NEW YEAR'S DAY
swaddle themselves in a great sheet, doubled up in front BO as to
form a vast pocket, and then go along the streets in little bands, calling out " Hogmanay " at the doors of the wealthier classes, and expecting a dole of oaten bread. Each child gets a quadranl ol oat-cake (sometimes with cheese), and this is called the " H< manay." Here is one of the rhymes they sing :—
"Get up, goodwife, and shake your feathers, And dinna think that we are beggars ; For we are bairns come out to play, Get up and gie's our hogmanay ! " 33
The word Hogmanay—it is found in various forms in the northern English counties as well as in Scotland—has been .1 puzzle to etymologists. It is used both for the last day of the year and for the gift of the oaten cake or the like ; and, as we have seen, it is shouted by the children in their quest. Exactly corresponding to it in sense and use is the French word aguillanneuf, from which it appears to be derived. Although the phonetic difference between this and the Scottish word is great, the Norman form hoguinane is much closer. There is, moreover, a Spanish word aguinaldo (formerly aguilando) = Christmas-box. The popular explanation of the French term as au-guy-l'an-nruj (to the mistletoe the New Year) is now rejected by scholars, ami it seems likely that the word is a corruption of the Latin Kalendae.,A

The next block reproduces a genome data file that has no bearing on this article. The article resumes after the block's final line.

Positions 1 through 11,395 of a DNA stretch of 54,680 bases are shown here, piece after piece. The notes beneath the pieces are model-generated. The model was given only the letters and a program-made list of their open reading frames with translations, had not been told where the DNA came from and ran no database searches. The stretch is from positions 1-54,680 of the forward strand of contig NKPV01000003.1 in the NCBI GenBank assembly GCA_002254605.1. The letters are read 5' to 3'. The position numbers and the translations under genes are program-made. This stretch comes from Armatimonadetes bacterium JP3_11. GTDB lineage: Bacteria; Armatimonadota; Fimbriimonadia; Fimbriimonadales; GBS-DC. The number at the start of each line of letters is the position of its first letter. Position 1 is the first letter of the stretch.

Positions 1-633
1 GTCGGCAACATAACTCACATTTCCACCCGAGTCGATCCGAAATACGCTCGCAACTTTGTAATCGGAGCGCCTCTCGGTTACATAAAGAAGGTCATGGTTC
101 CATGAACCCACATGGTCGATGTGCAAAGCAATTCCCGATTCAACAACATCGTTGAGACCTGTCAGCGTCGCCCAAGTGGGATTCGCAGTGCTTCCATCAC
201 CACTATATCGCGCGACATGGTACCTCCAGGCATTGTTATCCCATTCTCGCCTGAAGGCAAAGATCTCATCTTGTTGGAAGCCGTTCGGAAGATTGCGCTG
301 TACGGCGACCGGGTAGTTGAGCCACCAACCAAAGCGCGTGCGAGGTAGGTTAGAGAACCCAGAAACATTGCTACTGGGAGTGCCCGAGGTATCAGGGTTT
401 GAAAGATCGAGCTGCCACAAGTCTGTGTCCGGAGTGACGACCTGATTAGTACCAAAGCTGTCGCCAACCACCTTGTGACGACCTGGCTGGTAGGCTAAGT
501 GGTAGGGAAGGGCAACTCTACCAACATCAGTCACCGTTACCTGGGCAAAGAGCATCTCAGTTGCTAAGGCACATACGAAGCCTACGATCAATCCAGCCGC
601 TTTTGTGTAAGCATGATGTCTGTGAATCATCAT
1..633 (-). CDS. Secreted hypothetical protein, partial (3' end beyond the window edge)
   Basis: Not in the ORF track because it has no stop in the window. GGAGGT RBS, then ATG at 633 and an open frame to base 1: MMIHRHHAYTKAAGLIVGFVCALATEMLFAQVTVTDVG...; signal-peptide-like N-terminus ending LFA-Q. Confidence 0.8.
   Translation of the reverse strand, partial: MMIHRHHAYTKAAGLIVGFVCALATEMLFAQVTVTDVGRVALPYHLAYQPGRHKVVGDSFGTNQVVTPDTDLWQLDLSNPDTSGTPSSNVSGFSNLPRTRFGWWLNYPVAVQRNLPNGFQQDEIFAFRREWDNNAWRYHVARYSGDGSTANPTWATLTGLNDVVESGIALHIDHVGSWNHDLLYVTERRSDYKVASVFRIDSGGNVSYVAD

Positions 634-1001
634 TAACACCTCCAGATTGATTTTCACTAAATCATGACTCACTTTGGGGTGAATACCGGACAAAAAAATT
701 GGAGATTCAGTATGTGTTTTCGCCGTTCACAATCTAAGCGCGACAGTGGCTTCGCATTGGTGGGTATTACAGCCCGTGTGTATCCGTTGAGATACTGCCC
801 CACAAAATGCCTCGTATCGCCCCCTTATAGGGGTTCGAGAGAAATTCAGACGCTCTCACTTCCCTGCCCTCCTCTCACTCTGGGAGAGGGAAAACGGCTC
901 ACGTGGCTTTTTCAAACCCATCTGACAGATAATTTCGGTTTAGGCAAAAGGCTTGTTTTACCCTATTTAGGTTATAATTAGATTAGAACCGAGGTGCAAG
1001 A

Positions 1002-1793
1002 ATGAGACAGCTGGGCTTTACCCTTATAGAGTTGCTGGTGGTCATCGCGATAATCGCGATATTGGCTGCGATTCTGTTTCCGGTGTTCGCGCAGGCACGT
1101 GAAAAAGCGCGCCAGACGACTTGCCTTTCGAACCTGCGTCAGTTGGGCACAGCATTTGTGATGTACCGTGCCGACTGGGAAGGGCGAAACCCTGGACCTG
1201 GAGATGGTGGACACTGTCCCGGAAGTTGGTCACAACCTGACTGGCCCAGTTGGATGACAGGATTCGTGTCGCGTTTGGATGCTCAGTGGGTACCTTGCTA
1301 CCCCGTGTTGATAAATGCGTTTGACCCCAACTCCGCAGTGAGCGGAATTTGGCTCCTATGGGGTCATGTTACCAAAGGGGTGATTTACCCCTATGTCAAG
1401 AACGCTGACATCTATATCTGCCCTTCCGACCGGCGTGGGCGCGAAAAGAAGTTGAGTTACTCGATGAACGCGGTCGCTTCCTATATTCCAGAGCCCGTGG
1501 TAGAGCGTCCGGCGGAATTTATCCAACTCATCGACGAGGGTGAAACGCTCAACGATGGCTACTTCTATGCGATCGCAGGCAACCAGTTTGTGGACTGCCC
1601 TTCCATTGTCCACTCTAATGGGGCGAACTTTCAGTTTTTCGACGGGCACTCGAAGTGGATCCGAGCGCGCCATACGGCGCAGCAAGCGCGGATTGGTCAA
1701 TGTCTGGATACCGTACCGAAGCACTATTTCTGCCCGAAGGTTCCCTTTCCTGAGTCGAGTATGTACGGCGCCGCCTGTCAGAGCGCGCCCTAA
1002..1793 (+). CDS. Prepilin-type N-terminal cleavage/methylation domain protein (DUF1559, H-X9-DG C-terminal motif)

A few instances of aguillantteuf customs may be given. Here are specimens of rhymes sung by the New Year qucteurs :—
" Si vous veniez a la depense, A la depense de chez nous, Vous mangeriez de bons choux, On vous servirait du rost. Hoguinano.
Donnez-moi mes hoguignettcs Dans un panicr que voicy. Je l'achctai samedy D'un bon homme de dehors ; Mais il est encore a payer. Hoguinano." 35